The night of 14 April, 1912 is one that will not easily be forgotten.
RMS Titanic, one of the largest and grandest cruise ships ever built, hit an iceberg and sank on its ill-fated maiden voyage. More than 1,500 of the 2,228 passengers and crew on board drowned in the disaster.
This year marks the 100th anniversary of the tragedy and will be marked by a sale of more than 5,500 artefacts recovered from the ship, as well as a new cruise line, along the original route, planned for April.
The Balmoral, operated by Fred Olsen Cruises, whose parent company Harland and Wolff built the Titanic, has been chosen for the voyage. according to a report in the Telegraph.
It will carry 1,309 passengers - the same number that sailed on the fateful voyage - on the same route as the Titanic, leaving Southampton in early April 2012 before docking at the Irish port of Cobh (formerly Queenstown), where the ship made its final call on 11 April, 1912.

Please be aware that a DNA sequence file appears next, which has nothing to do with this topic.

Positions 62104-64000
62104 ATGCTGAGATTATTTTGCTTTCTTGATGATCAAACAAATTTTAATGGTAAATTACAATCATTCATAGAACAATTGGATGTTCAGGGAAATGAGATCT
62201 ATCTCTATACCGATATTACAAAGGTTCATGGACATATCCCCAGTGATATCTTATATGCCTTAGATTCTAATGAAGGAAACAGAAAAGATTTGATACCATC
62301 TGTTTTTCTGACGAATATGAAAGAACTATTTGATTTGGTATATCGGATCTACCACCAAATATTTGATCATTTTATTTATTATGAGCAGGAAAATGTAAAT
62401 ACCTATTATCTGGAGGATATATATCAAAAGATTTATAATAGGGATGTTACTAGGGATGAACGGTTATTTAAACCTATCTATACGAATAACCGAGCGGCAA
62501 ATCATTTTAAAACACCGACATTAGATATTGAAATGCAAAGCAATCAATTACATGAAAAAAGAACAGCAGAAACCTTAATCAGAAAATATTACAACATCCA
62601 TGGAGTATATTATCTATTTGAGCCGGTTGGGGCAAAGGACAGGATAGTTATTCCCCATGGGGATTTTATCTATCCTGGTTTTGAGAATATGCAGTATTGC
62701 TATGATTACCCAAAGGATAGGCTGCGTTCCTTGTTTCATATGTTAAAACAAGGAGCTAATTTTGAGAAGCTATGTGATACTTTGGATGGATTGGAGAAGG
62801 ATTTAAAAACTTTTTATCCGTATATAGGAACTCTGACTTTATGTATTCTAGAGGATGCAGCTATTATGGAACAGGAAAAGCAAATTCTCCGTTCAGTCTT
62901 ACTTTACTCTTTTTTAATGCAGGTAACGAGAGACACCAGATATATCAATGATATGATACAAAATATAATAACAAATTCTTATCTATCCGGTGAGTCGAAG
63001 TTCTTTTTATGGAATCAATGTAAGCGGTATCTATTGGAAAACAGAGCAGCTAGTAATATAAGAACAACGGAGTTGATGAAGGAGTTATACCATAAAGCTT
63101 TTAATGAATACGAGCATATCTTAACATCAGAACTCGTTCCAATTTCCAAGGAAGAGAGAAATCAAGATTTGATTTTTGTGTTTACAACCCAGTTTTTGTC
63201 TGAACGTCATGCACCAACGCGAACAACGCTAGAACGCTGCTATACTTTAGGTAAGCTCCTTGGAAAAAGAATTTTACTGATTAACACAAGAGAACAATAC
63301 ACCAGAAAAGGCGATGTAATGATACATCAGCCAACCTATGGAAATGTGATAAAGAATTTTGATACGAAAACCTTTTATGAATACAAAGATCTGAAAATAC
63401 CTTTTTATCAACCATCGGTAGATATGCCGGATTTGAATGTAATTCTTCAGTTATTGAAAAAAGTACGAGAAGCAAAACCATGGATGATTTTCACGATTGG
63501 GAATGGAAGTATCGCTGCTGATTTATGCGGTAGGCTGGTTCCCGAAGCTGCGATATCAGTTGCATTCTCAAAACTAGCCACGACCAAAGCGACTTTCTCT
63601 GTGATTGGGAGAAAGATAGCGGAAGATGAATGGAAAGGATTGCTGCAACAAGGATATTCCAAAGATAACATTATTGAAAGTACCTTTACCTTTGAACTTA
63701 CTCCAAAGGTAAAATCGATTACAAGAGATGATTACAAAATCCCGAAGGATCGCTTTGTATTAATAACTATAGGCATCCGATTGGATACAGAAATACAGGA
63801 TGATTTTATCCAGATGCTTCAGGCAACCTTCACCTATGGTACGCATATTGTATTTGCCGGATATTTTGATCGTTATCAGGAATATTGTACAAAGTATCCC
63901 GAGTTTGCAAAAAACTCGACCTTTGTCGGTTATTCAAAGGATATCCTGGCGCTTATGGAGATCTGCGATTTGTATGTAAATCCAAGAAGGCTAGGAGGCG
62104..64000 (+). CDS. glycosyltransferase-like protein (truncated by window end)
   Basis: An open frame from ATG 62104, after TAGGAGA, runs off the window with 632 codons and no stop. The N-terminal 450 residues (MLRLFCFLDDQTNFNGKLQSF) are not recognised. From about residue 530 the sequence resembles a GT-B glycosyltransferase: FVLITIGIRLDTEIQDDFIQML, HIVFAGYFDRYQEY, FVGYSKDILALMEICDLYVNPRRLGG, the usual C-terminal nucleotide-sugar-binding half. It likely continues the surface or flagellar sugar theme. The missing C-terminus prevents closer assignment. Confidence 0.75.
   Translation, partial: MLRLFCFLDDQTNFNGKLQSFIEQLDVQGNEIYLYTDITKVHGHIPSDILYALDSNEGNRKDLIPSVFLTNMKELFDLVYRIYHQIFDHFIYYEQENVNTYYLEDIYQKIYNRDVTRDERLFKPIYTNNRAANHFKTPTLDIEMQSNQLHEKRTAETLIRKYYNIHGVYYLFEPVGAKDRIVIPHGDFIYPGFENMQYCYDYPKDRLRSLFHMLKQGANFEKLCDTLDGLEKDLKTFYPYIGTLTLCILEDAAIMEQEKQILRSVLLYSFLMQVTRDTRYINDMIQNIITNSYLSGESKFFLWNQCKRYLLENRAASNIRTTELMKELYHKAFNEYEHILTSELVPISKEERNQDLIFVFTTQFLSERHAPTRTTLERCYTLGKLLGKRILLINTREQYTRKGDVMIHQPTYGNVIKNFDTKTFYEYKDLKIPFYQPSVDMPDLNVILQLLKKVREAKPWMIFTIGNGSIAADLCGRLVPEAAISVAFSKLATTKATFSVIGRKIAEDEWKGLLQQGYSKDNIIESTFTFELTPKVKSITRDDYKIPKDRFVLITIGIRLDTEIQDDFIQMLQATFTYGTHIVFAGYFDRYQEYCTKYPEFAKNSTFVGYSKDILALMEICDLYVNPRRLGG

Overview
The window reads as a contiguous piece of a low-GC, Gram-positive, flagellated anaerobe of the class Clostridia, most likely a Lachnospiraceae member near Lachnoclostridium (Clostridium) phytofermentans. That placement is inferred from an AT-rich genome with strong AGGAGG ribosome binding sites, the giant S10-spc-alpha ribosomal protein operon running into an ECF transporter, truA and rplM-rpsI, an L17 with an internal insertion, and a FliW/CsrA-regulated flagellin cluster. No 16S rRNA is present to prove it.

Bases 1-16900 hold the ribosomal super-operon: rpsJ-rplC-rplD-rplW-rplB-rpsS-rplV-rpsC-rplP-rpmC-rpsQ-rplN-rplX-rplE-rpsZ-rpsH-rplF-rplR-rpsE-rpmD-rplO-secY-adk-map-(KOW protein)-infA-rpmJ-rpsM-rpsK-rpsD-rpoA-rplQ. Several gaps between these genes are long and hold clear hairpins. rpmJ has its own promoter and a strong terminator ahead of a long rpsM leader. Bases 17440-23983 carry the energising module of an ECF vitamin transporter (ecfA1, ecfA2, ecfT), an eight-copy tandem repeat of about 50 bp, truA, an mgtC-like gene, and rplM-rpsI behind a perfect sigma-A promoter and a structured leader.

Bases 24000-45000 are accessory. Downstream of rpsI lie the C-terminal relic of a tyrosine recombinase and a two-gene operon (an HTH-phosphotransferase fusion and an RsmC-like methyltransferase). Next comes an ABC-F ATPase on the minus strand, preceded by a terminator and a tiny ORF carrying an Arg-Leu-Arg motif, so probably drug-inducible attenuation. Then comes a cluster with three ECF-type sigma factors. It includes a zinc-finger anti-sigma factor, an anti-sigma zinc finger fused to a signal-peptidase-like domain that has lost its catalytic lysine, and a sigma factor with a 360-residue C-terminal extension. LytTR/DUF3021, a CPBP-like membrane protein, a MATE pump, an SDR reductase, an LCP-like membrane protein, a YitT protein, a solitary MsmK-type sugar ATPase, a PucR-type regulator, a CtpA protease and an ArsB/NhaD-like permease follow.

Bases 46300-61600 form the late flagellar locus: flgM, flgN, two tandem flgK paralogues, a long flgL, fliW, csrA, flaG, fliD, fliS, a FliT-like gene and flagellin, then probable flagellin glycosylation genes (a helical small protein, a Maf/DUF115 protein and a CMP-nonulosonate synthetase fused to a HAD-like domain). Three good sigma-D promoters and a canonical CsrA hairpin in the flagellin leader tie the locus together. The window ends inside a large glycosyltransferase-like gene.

The cruise will continue to follow the route of the Titanic and on 14 April it will arrive at the exact location the vessel sank some 100 years before, where there will be a special memorial ceremony between 11.40pm (when the ship hit the iceberg) and 2.20am on 15 April (when the ship sank).
Guernsey's, a New York City auction house, will sell the collection of items salvaged from the ship as one lot on 1 April and the results will be announced by Premier Exhibitions on 15 April.
In 1987 the collection was valued at $189m (£120m). Its owner remains unknown.
International Business Times UK has compiled a slideshow of some of the artefacts for sale.